Ms Mthethwa concluded that as a way forward they needed to develop a comprehensive strategic plan for NSA.  It should create a vibrant and consistent season structure. It should develop a professional netball league (NPL) that stood as the sport’s pinnacle showcase event. It should negotiate and entice more exposure for netball. It should seek new income streams and seek professional assistance from third party entities to help achieve the above objectives.

Discussion

Mr M Dikgacwi (ANC) commended NSA President on the report, and asked which regions that were not on board and where they were located.  He also asked how the two staff members of the NSA were being paid and where their funding was from.   He wanted to know how they had dealt with the issue of cheating in terms of player ages, since it was a big problem in sport generally, and asked why players were given four days to prepare for the international games next year, because four days was not enough to prepare a national team.  He noted that although NSA was struggling financially, it had achieved a lot and made the country proud so it was important for the Committee to lobby the Minister of Sport to assist the NSA in terms of funding.

Ms G Tseke (ANC) said she appreciated the way the President of NSA had committed herself and her colleagues to the cause of South African women in realising their dreams through sport.  She encouraged the NSA to approach the companies that manufactured and produced women’s products to come on board and sponsor netball.  She asked the NSA to clarify whether disabled women were playing netball.  Were there were any plans for the international games in 2013, since NSA had to prepare a team to take part in those games.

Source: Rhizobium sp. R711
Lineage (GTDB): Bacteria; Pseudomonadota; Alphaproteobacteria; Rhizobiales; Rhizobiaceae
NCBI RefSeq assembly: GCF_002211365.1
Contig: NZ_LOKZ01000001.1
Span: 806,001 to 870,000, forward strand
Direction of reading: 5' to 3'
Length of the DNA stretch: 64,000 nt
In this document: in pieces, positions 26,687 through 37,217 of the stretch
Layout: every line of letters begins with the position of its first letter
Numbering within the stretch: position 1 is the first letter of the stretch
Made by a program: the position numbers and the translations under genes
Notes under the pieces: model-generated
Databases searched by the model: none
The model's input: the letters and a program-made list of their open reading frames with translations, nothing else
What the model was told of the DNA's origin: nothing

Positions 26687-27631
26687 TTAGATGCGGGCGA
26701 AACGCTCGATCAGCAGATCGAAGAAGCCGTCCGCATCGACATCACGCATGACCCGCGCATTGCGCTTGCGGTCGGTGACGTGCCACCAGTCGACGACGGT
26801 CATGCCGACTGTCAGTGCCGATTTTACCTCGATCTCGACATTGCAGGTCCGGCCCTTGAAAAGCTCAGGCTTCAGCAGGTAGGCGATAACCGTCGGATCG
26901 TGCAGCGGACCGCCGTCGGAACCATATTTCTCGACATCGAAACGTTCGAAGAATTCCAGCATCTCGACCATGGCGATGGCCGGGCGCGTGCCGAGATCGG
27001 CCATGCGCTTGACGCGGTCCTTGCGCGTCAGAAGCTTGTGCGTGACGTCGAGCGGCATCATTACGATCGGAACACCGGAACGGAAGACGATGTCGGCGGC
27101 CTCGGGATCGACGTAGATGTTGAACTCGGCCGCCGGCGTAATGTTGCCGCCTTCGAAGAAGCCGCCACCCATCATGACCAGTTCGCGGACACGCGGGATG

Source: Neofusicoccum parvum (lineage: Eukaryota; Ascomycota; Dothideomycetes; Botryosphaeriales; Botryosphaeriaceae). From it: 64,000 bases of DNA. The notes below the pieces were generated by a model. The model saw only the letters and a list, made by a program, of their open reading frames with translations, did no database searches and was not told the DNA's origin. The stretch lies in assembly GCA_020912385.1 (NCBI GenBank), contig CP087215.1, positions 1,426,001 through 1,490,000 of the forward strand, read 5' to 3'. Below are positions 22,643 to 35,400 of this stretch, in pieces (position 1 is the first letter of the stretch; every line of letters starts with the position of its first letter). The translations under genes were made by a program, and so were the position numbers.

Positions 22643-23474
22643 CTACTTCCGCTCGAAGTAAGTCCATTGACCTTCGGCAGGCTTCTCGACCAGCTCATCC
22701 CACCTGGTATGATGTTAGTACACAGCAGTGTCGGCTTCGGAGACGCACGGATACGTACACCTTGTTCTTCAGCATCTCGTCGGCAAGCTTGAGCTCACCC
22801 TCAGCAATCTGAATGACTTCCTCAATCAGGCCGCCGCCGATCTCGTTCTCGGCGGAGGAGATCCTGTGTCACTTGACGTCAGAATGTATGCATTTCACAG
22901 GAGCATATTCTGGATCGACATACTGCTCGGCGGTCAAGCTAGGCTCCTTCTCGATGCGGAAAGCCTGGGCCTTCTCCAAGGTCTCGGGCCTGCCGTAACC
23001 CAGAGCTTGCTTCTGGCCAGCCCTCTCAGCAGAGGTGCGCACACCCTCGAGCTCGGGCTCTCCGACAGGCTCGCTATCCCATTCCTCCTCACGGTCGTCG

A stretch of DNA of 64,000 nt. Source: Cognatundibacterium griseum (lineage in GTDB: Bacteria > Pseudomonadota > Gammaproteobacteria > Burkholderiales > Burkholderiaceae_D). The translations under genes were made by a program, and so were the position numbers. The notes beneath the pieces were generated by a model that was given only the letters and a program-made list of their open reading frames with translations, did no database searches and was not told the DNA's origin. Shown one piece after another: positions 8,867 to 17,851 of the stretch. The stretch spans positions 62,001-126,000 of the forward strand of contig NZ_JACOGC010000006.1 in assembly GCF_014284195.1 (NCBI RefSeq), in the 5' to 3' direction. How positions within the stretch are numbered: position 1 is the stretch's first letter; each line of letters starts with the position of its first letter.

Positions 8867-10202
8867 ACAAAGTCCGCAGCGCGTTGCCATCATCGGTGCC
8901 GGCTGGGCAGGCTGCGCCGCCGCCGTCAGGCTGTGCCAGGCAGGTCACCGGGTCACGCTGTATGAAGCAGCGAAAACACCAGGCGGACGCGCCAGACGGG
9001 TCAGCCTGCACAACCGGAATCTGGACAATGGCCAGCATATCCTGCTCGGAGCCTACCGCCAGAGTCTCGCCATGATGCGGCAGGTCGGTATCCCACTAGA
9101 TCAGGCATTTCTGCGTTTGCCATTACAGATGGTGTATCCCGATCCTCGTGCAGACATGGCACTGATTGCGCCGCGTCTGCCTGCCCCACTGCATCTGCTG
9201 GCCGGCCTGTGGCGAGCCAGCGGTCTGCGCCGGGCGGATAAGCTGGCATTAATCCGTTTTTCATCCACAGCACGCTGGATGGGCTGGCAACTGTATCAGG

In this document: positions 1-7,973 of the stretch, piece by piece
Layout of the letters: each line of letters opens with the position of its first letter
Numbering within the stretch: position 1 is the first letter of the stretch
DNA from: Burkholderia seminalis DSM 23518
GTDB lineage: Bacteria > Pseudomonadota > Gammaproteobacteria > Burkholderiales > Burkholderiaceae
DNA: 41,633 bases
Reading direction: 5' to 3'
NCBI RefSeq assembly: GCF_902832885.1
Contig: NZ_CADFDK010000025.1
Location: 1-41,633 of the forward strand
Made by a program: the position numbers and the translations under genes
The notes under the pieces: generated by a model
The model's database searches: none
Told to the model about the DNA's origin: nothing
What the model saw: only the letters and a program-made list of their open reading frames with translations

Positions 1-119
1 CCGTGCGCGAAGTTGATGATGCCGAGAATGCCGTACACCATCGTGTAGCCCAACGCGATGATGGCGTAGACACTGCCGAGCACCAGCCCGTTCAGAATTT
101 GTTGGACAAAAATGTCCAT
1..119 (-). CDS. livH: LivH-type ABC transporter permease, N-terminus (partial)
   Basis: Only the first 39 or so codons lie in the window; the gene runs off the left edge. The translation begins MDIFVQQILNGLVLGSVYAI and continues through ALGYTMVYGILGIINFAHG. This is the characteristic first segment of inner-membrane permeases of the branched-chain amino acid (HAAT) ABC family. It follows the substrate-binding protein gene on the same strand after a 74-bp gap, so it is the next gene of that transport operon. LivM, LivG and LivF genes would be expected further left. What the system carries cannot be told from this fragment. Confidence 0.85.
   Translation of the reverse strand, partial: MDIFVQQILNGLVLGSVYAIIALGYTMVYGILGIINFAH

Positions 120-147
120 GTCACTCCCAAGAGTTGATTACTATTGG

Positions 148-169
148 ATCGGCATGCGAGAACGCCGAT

Mr Lee agreed that the NSA President was committed to the cause of netball.  This had made a big impression.   He thought that NSA, because of what it had achieved, deserved and needed to be assisted with funds. Money should not be given to institutions that were not performing, but should be channeled instead to organisations that were producing good results, like NSA.  He asked if NSA had approached the departments responsible for education to ask funding, because netball started at school level and the Department of Basic Education was in charge of school sport, not the Department of Sport and Recreation (DSR).   He asked what type of a league the NSA envisaged establishing -- was it a provincial league or national league?   What was their budget breakdown in terms of income and expenditure?  Had NSA gone to the municipalities to exploit the 15% of the Municipal Infrastructure Grant (MIG) that was meant for the construction of sport infrastructures?

Mr M Hlengwa (IFP) noted that the successes of NSA challenged the Committee to meet the organisation half way with regard to the funding assistance they needed, because the sense of volunteerism displayed by NSA staff should be applauded and encouraged as an example for all South Africans to follow.  He proposed that the Committee should look at having an inter-Portfolio Committee engagement with other relevant committees, like the Portfolio Committee on Basic Education, and the Portfolio Committee on Women, Children and People with Disabilities, in order to assist NSA in a very comprehensive manner and develop a comprehensive strategic plan.  A very proactive approach was needed to assist the organisation for the development of netball in the whole country. He thanked NSA for doing genuine work for the good of the country, as this inspired them.